Today we have nothing on so, wa-hey, a lie in. If we can remember what they're all about.
Then late afternoon we head off to the cinema. I’ve seen the ‘Fault in Our Stars’ coming over the horizon for quite a while, so when L says ‘what are the chances of you taking me to see this?’ I’m ready for it. How bad can it be?
Quite bad. Based on a best selling book by John Greene, our ‘heroine’ is Hazel Grace Lancaster (Shailene Woodly), a teenager with terminal thyroid cancer and part-time grenade. Her lungs no longer work and so she carries an oxygen tank around with her in a handy backpack.
She’s also your typical surly teenage grenade, so she has to be coerced into attending a cancer support group. You do feel for her though when the group leader, a testicular cancer survivor, turns out to be religious nut that rolls out a large rug of Jesus at the start of ever session.
At this group she meets Augustus Waters (Ansel Elgort), a fellow teenager who has lost the lower part of his leg to cancer. Augustus, or should I say Gus, is with his friend Isaac who has eye cancer. Everyone knows that Isaac’s attractive big-chested girlfriend is going to dump him the minute he goes blind but he doesn’t see it coming. Notwithstanding that, Isaac is by far the best character in the film and is seriously underused.
Hazel and Gus immediately fall in love, they don’t know it obviously but we do. Now in true romantic fiction style, we just have to wait a couple of hours for them to get it together. Yes, it’s the same old format where boy gets girl, eventually.
Gus is seriously odd. He carries around a pack of cigarettes and occasionally puts one in his mouth saying ‘they don't kill you unless you light them’. It's a metaphor apparently as well as being ridiculous. Surely most girls would have dumped him on the spot.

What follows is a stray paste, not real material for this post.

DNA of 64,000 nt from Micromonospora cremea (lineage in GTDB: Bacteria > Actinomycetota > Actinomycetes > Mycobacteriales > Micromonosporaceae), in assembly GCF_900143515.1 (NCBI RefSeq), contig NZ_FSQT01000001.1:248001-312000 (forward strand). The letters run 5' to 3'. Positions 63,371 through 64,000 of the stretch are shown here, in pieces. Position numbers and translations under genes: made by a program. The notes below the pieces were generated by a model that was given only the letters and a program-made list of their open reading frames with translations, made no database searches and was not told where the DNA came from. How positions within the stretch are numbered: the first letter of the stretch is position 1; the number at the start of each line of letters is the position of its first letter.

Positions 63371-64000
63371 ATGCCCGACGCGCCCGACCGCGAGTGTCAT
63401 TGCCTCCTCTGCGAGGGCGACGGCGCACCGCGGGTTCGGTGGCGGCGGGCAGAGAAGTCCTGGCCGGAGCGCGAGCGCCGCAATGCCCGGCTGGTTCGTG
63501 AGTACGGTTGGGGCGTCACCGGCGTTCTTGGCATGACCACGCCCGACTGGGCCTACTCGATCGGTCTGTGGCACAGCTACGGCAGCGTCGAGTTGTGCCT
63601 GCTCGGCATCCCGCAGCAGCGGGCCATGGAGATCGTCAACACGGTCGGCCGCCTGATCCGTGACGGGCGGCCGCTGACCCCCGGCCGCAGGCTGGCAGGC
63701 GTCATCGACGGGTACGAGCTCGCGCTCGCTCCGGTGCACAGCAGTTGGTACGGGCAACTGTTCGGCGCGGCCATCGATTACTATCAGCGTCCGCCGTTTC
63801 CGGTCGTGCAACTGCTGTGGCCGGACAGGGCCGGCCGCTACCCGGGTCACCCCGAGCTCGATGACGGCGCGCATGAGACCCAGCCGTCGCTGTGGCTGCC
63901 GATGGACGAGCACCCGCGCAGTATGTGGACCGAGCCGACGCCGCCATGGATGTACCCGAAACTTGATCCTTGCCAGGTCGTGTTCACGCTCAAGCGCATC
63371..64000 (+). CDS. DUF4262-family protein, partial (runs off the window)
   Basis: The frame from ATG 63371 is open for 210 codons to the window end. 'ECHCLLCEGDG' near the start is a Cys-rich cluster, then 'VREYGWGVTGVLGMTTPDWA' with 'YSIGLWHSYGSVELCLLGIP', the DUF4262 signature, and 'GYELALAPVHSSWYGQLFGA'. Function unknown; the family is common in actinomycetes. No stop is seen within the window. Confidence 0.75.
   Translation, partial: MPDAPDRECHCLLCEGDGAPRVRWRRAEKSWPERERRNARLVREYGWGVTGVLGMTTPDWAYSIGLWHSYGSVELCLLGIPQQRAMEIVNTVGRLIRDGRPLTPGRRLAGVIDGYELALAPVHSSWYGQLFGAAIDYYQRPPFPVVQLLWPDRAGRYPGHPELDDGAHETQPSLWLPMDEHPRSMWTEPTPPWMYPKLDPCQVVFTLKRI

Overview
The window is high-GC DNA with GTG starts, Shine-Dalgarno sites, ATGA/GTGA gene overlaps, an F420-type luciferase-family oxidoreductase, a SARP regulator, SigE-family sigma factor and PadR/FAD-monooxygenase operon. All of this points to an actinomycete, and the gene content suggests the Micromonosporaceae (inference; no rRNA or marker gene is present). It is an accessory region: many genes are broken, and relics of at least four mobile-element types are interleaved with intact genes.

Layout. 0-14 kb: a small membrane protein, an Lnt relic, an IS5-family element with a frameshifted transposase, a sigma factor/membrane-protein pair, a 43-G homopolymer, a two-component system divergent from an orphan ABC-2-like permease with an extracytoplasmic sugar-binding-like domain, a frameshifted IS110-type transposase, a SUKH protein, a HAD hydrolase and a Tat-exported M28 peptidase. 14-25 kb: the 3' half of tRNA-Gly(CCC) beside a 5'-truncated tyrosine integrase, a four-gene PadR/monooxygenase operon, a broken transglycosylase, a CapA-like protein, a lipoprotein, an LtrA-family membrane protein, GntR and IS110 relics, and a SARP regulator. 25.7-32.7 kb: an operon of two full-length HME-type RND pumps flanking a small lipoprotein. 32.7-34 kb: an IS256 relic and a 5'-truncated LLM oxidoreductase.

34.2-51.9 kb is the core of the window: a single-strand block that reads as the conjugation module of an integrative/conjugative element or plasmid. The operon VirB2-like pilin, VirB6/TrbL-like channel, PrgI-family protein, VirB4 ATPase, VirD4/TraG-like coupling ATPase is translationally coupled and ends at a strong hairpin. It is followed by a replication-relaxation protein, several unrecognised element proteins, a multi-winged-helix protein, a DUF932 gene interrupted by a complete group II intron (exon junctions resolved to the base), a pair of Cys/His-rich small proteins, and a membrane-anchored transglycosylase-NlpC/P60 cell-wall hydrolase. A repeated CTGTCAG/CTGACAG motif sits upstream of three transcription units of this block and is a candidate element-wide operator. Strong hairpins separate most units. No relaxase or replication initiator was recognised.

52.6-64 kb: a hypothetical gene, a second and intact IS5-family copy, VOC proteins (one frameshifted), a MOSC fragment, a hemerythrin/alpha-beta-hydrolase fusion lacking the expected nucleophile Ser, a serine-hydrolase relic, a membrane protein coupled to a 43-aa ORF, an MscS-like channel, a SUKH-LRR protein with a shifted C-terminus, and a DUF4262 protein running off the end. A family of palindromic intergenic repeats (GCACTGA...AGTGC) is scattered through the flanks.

She lends him her favourite book, he lends her his. We never find out what she thought of his but we do launch off into a rather random sub-plot where they track down the author of her book, which takes them all the way to Amsterdam where the author breaks his reclusiveness just for them. This then allows for an even more random visit to Anne Frank’s house where their first kiss is applauded by the general public. Not that anyone would have dared clap or kiss in such a sombre place.
This spurs them on to spend one night of passion together, although of course if they both hadn’t prevaricated and lived life for the minute they could have been at it for months. The message of the film seems to be to value every minute but these two don’t.
Back in America, it is revealed that Gus’s cancer has returned, his number is up and he asks Hazel to write a eulogy for him. Which is sort of sweet.
When Gus dies he could have been hit by bus, choked on his beef burger or even killed by aliens rather than dying of cancer. Any of these would have only required a minor script rewrite. Sadly this is a film about romance with a side portion of cancer as opposed to what it could have been, a film about cancer with a bit of romance.
Hazel goes on about ‘pain deserves to be felt’ but I think she means the pain of a teenage romance not the pain of cancer because the film never gets into what it’s like to live with cancer and they both look so damn well throughout.
So it’s hard to buy into the constant sniffling in the cinema which I at first put down to the high pollen count today but clearly it moved some people. As you can perhaps tell, this film clearly wasn’t made with me in mind.
I do occasionally shed a tear at films, well I did at Marley and Me, but this film was seriously lacking in dog.
Of course Hazel could have perhaps saved the whole film if she’d quoted Ade Edmondson in her eulogy. Poor Gus, now he's died for real. Without me. Selfish bastard.
After eating at Broadway we have a few Old Peculiars in the Peacock where Daughter joins us after a shift at her new job in a restaurant in Ruddington.
(Saturday 28th June)